In a deal potentially worth more than $23 million, CombinatoRx Inc. licensed its dual-action cancer drug, CRx-026, to Taiwan-based firm HenKan Pharmaceutical Co. for development and commercialization in three Asian countries.

The agreement calls for HenKan to gain exclusive rights to CRx-026 in Taiwan, China and South Korea, in exchange for an up-front fee of $500,000, as well as up to $23 million in development and commercial milestone payments and royalties. HenKan also agreed to fund additional Phase II trials in cancer indications in certain Asian markets.

Boston-based CombinatoRx, which filed a registration statement for its initial public offering in December, said it could not comment on the deal with HenKan due to SEC restrictions.

CRx-026, in Phase I/II trials in patients with advanced solid tumors who have failed prior treatments, was selected using CombinatoRx's discovery technology, Combination High-Throughput Screening (cHTS) system, designed to identify drugs through a cocktail approach. The technology is able to identify possible combinations of approved drugs that can attack diseases synergistically.

With CRx-026, the company has combined a chlorpromazine, a sedative known for treating psychotic disorders, with pentamidine, an anti-parasitic agent. Neither of those drugs is indicated as a treatment for cancer, but preclinical studies showed that, when combined, the compounds appeared to block cancer cell proliferation by inhibiting mitotic kinesin, hsEg5KSP, and the PRL phosphates.

In addition to cancer, CombinatoRx has six clinical-stage and several preclinical products in the area of immuno-inflammatory diseases, targeting asthma, rheumatoid arthritis, psoriasis, inflammatory bowel disease, lupus and multiple sclerosis. The company also is advancing preclinical candidates for metabolic diseases.

The National Institute of Allergy and Infectious Diseases awarded the company a $4.4 million grant in April to discover a combination of approved small-molecule drugs that can interact to block the effect of anthrax. In February, CombinatoRx agreed to collaborate with Novartis Pharmaceuticals Corp., of Basel, Switzerland, to use its cHTS technology to test combinations of compounds provided by Novartis. The agreement included a $100,000 payment to CombinatoRx and the opportunity to receive an additional $400,000.

As of March 2004, the company had raised about $90 million in venture capital. In December of that year, CombinatoRx filed an IPO registration, initially seeking $100 million, though that figure was revised a few months later when it announced a price range of $10 to $12 per share for the sale of 6 million shares. At the top end, the offering would total $72 million. (See BioWorld Today, March 7, 2005.)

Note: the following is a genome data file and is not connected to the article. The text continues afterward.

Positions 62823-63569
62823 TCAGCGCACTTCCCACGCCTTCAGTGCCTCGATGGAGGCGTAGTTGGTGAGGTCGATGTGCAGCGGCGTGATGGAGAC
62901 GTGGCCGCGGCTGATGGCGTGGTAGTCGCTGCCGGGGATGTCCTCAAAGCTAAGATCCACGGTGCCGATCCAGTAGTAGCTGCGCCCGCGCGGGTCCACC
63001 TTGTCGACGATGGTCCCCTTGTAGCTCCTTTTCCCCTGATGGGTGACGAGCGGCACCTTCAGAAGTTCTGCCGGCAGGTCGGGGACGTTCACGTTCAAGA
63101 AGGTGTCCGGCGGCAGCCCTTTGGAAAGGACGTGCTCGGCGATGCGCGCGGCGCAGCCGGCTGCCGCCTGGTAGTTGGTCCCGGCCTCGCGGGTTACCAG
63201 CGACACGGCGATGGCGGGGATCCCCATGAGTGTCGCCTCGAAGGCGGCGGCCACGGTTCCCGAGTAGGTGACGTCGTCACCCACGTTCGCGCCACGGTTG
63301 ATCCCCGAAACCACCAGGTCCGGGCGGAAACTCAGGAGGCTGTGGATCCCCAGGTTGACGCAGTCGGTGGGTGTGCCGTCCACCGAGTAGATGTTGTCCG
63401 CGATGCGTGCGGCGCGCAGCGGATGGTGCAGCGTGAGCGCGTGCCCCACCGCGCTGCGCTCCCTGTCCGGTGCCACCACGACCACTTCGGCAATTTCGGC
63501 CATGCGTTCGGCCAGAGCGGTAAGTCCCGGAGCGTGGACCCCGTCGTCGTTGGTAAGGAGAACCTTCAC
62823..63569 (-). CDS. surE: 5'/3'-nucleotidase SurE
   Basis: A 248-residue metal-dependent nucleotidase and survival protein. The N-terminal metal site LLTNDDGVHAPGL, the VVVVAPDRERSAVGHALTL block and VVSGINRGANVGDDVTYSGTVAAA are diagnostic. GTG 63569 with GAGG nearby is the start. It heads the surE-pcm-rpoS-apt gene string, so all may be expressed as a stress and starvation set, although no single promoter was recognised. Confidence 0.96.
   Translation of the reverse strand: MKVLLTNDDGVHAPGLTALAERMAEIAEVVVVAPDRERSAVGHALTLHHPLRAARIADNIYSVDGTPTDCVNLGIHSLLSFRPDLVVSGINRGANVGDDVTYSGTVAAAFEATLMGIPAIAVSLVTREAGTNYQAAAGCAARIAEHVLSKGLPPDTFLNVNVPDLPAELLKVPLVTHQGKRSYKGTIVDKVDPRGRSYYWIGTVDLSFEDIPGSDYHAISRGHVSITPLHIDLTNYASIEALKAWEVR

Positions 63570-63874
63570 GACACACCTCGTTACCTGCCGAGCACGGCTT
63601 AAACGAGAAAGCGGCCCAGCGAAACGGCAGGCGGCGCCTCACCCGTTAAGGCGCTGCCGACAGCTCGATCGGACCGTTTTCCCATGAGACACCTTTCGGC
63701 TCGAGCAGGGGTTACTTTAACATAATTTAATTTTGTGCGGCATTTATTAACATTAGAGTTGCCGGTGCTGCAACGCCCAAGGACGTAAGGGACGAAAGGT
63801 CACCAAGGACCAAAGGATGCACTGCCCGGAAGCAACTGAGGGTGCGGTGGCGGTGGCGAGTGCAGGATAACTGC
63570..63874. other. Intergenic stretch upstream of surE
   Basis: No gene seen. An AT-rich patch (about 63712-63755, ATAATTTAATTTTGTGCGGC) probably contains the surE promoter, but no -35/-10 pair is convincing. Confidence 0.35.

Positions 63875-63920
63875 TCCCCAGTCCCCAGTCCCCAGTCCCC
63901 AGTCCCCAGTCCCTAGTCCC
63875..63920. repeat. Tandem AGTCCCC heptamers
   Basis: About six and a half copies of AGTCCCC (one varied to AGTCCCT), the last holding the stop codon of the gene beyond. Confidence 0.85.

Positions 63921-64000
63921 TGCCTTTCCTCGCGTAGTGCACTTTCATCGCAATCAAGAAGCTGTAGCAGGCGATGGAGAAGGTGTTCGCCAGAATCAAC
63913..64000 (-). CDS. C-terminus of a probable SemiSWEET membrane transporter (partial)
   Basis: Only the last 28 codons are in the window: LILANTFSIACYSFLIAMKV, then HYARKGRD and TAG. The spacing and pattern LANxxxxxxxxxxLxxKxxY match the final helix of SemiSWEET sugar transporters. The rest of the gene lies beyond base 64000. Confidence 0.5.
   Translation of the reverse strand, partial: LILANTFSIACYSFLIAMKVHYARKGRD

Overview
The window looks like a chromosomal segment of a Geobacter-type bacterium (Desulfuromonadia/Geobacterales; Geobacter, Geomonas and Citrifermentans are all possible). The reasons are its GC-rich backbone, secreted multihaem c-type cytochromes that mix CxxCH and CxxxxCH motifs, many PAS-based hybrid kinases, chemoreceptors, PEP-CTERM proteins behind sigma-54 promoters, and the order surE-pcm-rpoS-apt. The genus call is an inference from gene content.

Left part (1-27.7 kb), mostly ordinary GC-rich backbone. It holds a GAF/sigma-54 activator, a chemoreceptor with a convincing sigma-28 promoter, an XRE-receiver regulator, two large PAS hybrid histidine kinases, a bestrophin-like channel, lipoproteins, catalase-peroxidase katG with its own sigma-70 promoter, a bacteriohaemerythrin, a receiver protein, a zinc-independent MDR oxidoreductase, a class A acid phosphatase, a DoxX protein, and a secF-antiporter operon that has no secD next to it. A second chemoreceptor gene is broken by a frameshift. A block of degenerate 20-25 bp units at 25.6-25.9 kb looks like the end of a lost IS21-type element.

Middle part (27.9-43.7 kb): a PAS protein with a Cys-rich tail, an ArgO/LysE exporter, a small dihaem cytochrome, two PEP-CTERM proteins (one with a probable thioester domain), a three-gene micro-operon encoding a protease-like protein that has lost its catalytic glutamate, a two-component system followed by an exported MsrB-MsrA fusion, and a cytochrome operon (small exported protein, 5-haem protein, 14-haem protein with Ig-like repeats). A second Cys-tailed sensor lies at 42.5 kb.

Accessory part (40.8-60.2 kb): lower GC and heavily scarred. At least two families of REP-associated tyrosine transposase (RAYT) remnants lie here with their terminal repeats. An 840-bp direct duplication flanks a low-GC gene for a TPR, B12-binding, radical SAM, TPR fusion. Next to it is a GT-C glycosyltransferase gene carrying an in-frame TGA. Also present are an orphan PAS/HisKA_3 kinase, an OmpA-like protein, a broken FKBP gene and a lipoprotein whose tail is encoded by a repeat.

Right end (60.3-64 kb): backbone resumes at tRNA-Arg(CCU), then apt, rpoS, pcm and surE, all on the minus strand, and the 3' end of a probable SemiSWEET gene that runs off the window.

Geron's Stock Rises On Merck Deal

Geron Corp. entered a collaboration with Merck & Co. Inc. to develop a vaccine targeting telomerase, and stands to receive undisclosed up-front, milestone and royalty payments.

Shares of Geron rose 26.6 percent Monday following news that it will collaborate with Whitehouse Station, N.J.-based Merck to develop a cancer vaccine targeting telomerase.

Geron's stock (NASDAQ:GERN) closed at $10.89 Monday, up $2.29.

The agreement intends to combine Geron's work in telomerase with Merck's vaccine technologies. Though specific terms were not disclosed, Geron expects an up-front payment, and stands to receive potential milestone payments based on certain development achievements and royalties. Under the agreement, Merck also agreed to make an undisclosed equity investment in Geron as part of the company's next financing round.

The Menlo Park, Calif.-based company already has two cancer products in the clinic that target telomerase, an enzyme that is active in most cancer cells and allows those cells to metastasize. GRN163L recently received FDA clearance to begin testing in patients with chronic lymphocytic leukemia, while GRNVAC1, a dendritic cell-based telomerase vaccine, is in Phase I/II trials at Duke University Medical Center in prostate cancer patients. Results of the first completed study at Duke showed that the vaccine was well tolerated, and that it generated telomerase specific T-cell responses in 19 of 20 subjects.

As part of its agreement with Geron, Merck also acquired an exclusive option to license GRNVAC1. Geron would be entitled to an option payment from the pharmaceutical giant, though the specifics of any agreement would be determined later.

Geron, which also focuses on products that activate telomerase to treat injuries or degenerative diseases and cell-based therapies derived from human embryonic stem cells to treat chronic diseases, reported a net loss for the first quarter of $9.7 million. As of March 31, the company's cash, cash equivalents and marketable securities totaled about $125 million.

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